GENEVA, MARCH 4 – 93 million children with disabilities cannot be left behind. “Italy fully share the view that their empowerment is crucial for the enjoyment of their human rights, including through inclusive education. The Italian legislation foresees that “the exercise of the right to education cannot be prevented by learning difficulties or difficulties deriving from disabilities”, the Italian Permanent Representative to the International Organizations in Geneva, Gian Lorenzo Cornado said today to the Annual Full Day Meeting of the Human Rights Council on the rights of the Child devoted this year to the empowerment of children with disabilities.
In keeping with the theme of the day, the U.N. has made the Council chamber wheelchair-accessible, has hired a sign interpreter for the hearing impaired, and has embossed some oral statements in Braille. According to the U.N., 93 million children with disabilities risk to be left behind. States should do more for them, as they are “the most likely to be left behind and the least likely to be heard”, UN High Commissioner for Human Rights, Michelle Bachelet, said today, opening the Annual Meeting.
The Italian approach goes back almost 50 years, remarked Cornado. Back in the 70s, Italy decided to adopt an inclusive education model, in order to integrate and include students with disabilities in the education system: there are no differential classes and the principle of inclusion has been established for all students with disabilities in primary and secondary school from 6 to 14 years. A specific figure, the “special needs education teacher”, has been introduced. Other measures have been recently adopted to strengthen the inclusion framework for students with disabilities through individualised pathways, also with the contribution of social, health and education assistance services and concerned associations.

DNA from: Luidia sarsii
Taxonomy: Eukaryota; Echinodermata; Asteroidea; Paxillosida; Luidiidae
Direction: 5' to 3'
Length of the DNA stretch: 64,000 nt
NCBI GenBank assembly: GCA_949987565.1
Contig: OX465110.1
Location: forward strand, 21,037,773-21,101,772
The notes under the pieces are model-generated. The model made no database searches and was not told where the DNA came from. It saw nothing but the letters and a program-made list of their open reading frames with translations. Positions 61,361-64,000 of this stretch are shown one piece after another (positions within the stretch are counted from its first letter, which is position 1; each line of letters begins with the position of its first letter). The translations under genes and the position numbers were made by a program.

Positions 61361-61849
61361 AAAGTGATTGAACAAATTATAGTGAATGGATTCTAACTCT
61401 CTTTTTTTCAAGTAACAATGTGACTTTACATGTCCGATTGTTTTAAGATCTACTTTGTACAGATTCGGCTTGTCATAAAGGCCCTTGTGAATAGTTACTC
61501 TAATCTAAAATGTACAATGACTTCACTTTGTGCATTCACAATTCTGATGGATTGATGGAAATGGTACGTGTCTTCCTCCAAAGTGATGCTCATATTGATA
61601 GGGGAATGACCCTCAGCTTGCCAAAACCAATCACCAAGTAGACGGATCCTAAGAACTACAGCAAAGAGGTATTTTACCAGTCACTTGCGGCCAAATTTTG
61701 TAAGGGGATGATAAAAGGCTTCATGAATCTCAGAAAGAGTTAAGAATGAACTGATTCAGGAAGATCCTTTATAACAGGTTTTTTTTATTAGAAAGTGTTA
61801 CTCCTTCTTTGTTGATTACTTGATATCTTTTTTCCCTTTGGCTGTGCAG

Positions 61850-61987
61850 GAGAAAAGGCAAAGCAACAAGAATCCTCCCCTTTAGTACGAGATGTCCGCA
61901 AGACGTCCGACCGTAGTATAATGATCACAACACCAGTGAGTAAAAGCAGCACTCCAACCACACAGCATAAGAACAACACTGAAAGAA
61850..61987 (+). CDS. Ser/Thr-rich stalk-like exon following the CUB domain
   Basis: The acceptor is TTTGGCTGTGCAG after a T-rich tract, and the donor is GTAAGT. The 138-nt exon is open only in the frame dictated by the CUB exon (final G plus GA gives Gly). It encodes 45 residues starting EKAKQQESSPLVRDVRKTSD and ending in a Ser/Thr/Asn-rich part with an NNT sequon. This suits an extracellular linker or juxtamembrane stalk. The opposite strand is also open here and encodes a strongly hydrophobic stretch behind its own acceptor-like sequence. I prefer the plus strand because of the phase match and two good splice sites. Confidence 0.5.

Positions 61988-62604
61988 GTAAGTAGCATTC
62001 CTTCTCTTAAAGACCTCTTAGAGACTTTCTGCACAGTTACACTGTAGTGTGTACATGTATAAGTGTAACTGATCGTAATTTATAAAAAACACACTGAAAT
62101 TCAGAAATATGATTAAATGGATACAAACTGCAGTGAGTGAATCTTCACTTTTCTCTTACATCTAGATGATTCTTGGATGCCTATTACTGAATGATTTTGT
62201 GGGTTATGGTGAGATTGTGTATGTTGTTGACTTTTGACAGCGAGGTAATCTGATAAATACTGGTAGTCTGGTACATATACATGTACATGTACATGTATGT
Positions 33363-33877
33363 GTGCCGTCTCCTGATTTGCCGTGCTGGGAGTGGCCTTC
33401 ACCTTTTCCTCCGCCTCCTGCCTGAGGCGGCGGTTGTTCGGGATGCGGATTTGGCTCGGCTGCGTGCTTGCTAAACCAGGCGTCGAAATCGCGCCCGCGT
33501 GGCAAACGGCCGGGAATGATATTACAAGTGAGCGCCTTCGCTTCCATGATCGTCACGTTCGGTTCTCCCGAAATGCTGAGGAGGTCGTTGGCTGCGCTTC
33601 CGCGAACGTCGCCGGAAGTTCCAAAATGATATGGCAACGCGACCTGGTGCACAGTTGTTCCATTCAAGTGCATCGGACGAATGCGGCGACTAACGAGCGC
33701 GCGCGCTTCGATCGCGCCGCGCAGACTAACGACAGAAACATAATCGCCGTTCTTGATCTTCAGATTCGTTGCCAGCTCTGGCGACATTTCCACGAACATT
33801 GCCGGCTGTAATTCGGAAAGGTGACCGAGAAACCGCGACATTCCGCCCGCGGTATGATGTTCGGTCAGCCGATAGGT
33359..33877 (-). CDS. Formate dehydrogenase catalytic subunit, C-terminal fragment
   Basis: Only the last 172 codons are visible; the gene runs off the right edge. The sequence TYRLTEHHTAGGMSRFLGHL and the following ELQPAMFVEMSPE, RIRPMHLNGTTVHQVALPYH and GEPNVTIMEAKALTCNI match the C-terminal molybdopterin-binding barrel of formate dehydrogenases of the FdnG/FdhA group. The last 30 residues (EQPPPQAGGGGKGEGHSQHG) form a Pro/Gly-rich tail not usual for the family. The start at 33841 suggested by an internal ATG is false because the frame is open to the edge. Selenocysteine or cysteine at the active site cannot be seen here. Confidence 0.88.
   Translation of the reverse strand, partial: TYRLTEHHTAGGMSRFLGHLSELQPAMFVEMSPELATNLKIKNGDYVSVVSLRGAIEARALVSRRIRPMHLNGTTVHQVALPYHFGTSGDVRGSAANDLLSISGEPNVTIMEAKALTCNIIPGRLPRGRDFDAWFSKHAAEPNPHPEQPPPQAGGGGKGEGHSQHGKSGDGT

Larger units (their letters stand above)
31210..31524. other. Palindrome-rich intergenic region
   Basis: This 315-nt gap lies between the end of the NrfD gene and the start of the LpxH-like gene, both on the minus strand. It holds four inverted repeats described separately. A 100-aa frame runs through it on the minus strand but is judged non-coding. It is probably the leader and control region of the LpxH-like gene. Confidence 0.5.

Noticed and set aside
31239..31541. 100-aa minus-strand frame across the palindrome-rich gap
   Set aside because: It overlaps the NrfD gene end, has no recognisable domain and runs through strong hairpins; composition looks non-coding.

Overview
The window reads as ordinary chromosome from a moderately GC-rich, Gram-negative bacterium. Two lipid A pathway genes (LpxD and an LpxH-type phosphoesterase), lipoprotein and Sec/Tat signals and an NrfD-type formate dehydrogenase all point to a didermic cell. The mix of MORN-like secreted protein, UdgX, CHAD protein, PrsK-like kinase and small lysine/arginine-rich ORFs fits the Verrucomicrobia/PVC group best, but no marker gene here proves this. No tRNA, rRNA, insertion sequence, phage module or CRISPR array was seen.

Italy – Cornado recalled – has also developed several school projects aimed at school inclusion, relating to: good practices on individual planning and job opportunities, due to adequate school orientation; Territorial Support Centres development; training for teachers about integration and support to students with disabilities within the school and in relation to educational relationships; and acquisition or empowerment of teachers methods to improve learning addressed to students with disabilities, in particular by means of the new technologies.
A practicing pediatrician before entering politics, Bachelet noted how quickly she learned that the voices of disabled children too often go unheard. “While preparing for today, I was remembering when I just started to be a pediatrician. People denied, people hide those children. They will put them sort of in boxes so they will not really be able to develop. They will speak — even doctors in front of the children — like either they did not hear or that they did not exist.” On the contrary, “children with disabilities must have a say in all matters that affect the course of their lives…They must be empowered to reach their full potential and enjoy their full human rights – and this requires us to change both attitudes and environmental factors,” Ms. Bachelet insisted. “We can no longer have children being hidden away and isolated, children with disabilities must have the opportunity to dream of a full and happy life,” agreed Ms. Catalina Devandas Aguilar, Special Rapporteur on the rights of persons with disabilities. (@OnuItalia)